Someone please tell me why an ideology that we went to war with is being met with silence by our commander in chief, but the modern-day version of a movement that spurred us towards true equality in American culture is demonized by him and his party.

I could stop this post right here. However, I feel unsatisfied with letting loose such little.

 

Donald J. Trump, whether I like to admit it or not, has awakened the senile beast of racism, whose vestiges have been planted so deep into our roots and ingrained so subtly–but firmly–in our collective subconscious that we were (are) taken aback by it. This began with his presidential campaign’s launch in 2015, as the title says. 2015 is also the year, in my memory, that the BLM movement started to gain traction as more black people’s deaths were publicized.

I’ll pause here for a sec: for those who know me in real life, y’all know I’m pretty anti-BLM. Readers and friends alike, know that my opposition to racial movement is NOT equivalent to my opposition to an entire race of Man. I am NOT against black people and BLACK LIVES DO MATTER. However, I’m yet to come into the throngs of the Movement for a couple of reasons, those which are not the topic at hand, nor something I see myself writing about in the near future.

(inb4 uber-libs from QB start accusing me of anti-black racist sentiments because they can’t detach their identities from FACEBOOK debates)

Back to the topic: a lot of black people in America die at the hands of police forces. Some deserved it (inb4 no one deserves to die BS), some did not (not here to argue if this or that was more or less). Some were purposely killed, others accidentally, and so on and so forth. I don’t know exact statistics. I do know a few things though: white police officers ought to stay away from incidents involving black citizens and most police forces in this nation need to train their officers better.

Earlier this night (or morn, rather) I was reading an article in which the writer purported that the Glock handgun was a cause of the accidental shootings. He wrote along the lines of “no safety” and “depressing the trigger while breaking down the gun.” Overtly: sure, I’ll give him that much. The mishandling of Glock handguns–which they are quite prone to–has led to the deaths of both civilians and LEOs. But that has nothing to do with Glocks: just about every gun goes “bang” when a round is chambered and the trigger is pulled. What it does have to do with is substandard trigger discipline.

Image result for get your booger hook off the bang switch

A major tenet of weapon safety ascribed in a mediocre meme

With officers on a force properly trained to where their index fingers never finger their guns’ triggers unless someone needs to die, then comes the race issue. The solution to this, from my broad understanding of our police brutality dilemma, lies in community policing. It’s really not that difficult to do: police communities with members from that community! In my suburban Muslim community, my county’s Constable has liaised with us through a Muslim officer. He did the same with an Asian community using Asian officers and, well, white people all relate to a shared experience in one way or another. Similarly, black people all relate to a shared experience in one way or another. And that’s what every disagreement boils down to, parties not identifying with one another and the incident escalating from there. Simply sharing a skin color or a religion or an ethnicity DOES denote this identification (muh identity politics). No white officers in an overwhelmingly black, anti-police neighborhood could be an easy fix.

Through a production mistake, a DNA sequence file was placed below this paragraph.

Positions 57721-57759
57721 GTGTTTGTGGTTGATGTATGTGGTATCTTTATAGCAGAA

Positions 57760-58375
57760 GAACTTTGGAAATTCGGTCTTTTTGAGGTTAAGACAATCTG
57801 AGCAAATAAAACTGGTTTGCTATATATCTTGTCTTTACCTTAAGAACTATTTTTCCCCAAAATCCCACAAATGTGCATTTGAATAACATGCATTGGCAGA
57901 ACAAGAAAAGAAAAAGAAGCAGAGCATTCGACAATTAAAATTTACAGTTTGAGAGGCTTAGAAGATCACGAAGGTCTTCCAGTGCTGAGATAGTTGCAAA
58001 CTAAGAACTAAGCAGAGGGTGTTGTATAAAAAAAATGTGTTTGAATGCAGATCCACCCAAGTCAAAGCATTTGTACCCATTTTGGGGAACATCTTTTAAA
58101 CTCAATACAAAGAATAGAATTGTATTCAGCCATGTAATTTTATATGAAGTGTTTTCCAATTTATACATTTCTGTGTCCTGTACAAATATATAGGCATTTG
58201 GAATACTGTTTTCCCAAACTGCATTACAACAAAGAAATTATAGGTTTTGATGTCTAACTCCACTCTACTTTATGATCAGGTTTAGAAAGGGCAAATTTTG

Identifying with one another seems to be the root of all ills in our human experience. The human experience is vast and varied. Which is understandable to me: we’ve been around for thousands of years and are the most populous species on an entire planet that itself ranges in climate, terrain, and time era. In response to today’s neo-Nazi, neo-KKK protests of Virginian architecture removal, I commented this on a Facebook thread about laws being passed to legalize assaults on neo-Nazis:
“The human experience is insanely skewed based on one’s upbringing and environment. Those who are fervent enough to rally must believe in their causes with some finite level of certainty: they truly believe they’re right (not everyone but exceptions to everything). I truly believe they’re wrong as do you. But the law is derived from a quasi-moral, semi-democratic set of ethics that are relatively detached from this extreme variation of human experiences and hence relatively neutral.”

 

It seems a convenient way to write off many spits on morality. But it rings true. Regardless of what we tell ourselves, we don’t have an objective, universal moral compass and/or ethics code. I mean there are ideas that have been proposed by many-a-Man, purportedly from the Creator (I’m Muslim so my morality is Islamicentric, but I’m American so my ethics are classical liberal), but there is no global religion that everyone follows. The only thing every Man ever borne and deceased has in common is their DNA. A part from that we are ever-evolving creatures that vary from hour-to-hour in our moods, let alone day-to-day or era-to-era in our politics and morals.

I think this post got a little long. I also know that tomorrow is going to be rough day resulting from the sleep deprivation that will ensue once this is published.

I pray to God that these slightly-intellectual practices of my writing do me good in this world and the Next. Amen.

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One thought on “America, 2015-present

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